The Artist: Pablo Picasso
Pablo Picasso was an interesting man from the day he was born in 1881 in Spain, as his full name is 23 words long: Pablo Diego José Francisco de Paula Juan Nepomuceno María de los Remedios Cipriano de la Santísima Trinidad Ruiz y Picasso.
It was evident early on he would be an artist or writer, judging by his first word, “piz,” short for “lapiz,” the Spanish word for pencil. He also had the advantage of having an artist as a father, and began formal training at age 7. He had surpassed his own father’s talent by age 13.
Art critics often separate Picasso’s different phases into “periods,” his most famous being his Blue Period in 1901 to 1904, a time characterized for his somber paintings often rendered in shades of blue, blue-green, or grey. This was followed by a Rose Period from 1904 to 1906, with more of a French influence with brighter colors and more pleasant themes.
He worked in several styles including etchings, linoleum cuts, pochoir stencil, sculpture, and collage, but he is most remembered as one of the founders of the Cubism movement. In this avant-garde style of abstract art, objects are broken down, so that the viewer may look at them from all angles at once, rather than just one.
The site Picasso Head allows artists to try their hand at Cubism with different types of faces, facial features, and abstract designs to use.
As Picasso grew older, his work became more daring, as he used more color and expression. He also enjoyed mixing several styles.
Picasso lived a long life, and continued to entertain friends until the end. He and his wife were hosting friends for dinner in France when he died in 1973. He was 91.
As dark and solemn as some of Picasso’s most famous works are, his lighter, joyous side is recognizable even to young art lovers, and Picasso was always an advocate for art being something everyone can… and should… enjoy. He said as much in an interview in Time magazine in the mid-1970s:
“All children are artists,” he said. “The problem is how to remain an artist once he grows up.”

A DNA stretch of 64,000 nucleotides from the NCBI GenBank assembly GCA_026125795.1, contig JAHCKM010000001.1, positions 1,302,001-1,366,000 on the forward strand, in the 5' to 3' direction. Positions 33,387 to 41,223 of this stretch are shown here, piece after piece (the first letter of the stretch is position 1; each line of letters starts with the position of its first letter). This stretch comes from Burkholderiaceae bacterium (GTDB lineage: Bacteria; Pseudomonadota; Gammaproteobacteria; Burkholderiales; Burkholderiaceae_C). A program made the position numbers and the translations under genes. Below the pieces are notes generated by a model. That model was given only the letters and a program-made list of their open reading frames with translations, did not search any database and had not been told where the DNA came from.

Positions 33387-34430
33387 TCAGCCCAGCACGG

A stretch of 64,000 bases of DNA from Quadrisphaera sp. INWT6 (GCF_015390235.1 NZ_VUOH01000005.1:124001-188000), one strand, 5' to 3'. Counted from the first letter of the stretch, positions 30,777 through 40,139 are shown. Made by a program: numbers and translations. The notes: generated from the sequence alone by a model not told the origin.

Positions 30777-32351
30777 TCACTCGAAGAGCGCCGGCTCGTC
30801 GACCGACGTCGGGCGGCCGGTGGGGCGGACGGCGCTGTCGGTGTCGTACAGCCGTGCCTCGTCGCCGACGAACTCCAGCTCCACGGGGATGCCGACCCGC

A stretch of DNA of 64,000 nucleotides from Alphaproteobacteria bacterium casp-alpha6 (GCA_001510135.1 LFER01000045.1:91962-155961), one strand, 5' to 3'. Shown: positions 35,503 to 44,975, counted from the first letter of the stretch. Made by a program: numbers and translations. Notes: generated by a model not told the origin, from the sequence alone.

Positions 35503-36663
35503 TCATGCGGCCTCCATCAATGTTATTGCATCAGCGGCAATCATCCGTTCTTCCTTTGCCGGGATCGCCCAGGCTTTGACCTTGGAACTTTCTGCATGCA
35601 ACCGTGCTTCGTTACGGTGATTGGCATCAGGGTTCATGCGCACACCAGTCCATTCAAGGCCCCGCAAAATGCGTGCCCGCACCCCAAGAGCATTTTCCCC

The Project: One-line Mythical Creatures
Picasso may have mastered some pretty complex-looking methods, but his simple form of line drawing demonstrated how a form can take shape, even with just one continuous line. Many of his images, like his familiar Animals series, were done with just one line, and other works are just a few simple lines and strokes of color.
We’re going to try what Picasso made look the easiest, the “one line” drawings. I say “made look” easy, because creating an image with just one continuous, simple stroke may take little physical effort, but much thinking through beforehand. The lesson here is knowing what you want to draw in your head before your hand puts it onto paper.
First, and most importantly, think of what creature you want to create. Make sure it’s simple, like a basilisk or leviathan. Don’t try to do any mutli-headed hydras your first time out (although by all means, feel free to get more complicated as you gain more confidence). Use a toy, photo, or book illustration as a guide if you need, but don’t try to copy it perfectly. Instead, take a marker, crayon, or paintbrush and try to recreate this creature without lifting the drawing implement off the paper.
Don’t use a pencil or source you can erase. Challenge yourself. If it doesn’t work out, draw another. Keep the older drawings and look at your progress when you are done.
Once you’ve mastered a simple creature, branch out and try one-line or two-line dragons, orcs, gargoyles, minotaurs, or whatever strikes your fancy. Branch out beyond the Greek and Roman to more “contemporary myths” like Pokemon critters to Monsters, Inc. scare floor employees.
You don’t have to just use black lines. Try different colors or add an extra line or two of color when you are finished. Not too much, though. Remember, the beauty is in the simplicity.
Picasso demonstrated the importance of keeping good ideas in your head in a famous 1949 image by Gjon Mili for Life magazine, in which he was photographed drawing a one-line centaur in the air with a small light source. This “instant Picasso” was thought up, created, and gone in a few seconds.
If he was able to do this without even seeing what the finished product would come out like until the photograph was printed, just think about what can be created when you can see the work in progress.
Picasso was never one to shrink from a challenge.
“Others have seen what is and asked why,” he said in Pablo Picasso: Metamorphoses of the Human Form: Graphic Works, 1895-1972. “I have seen what could be and asked why not. “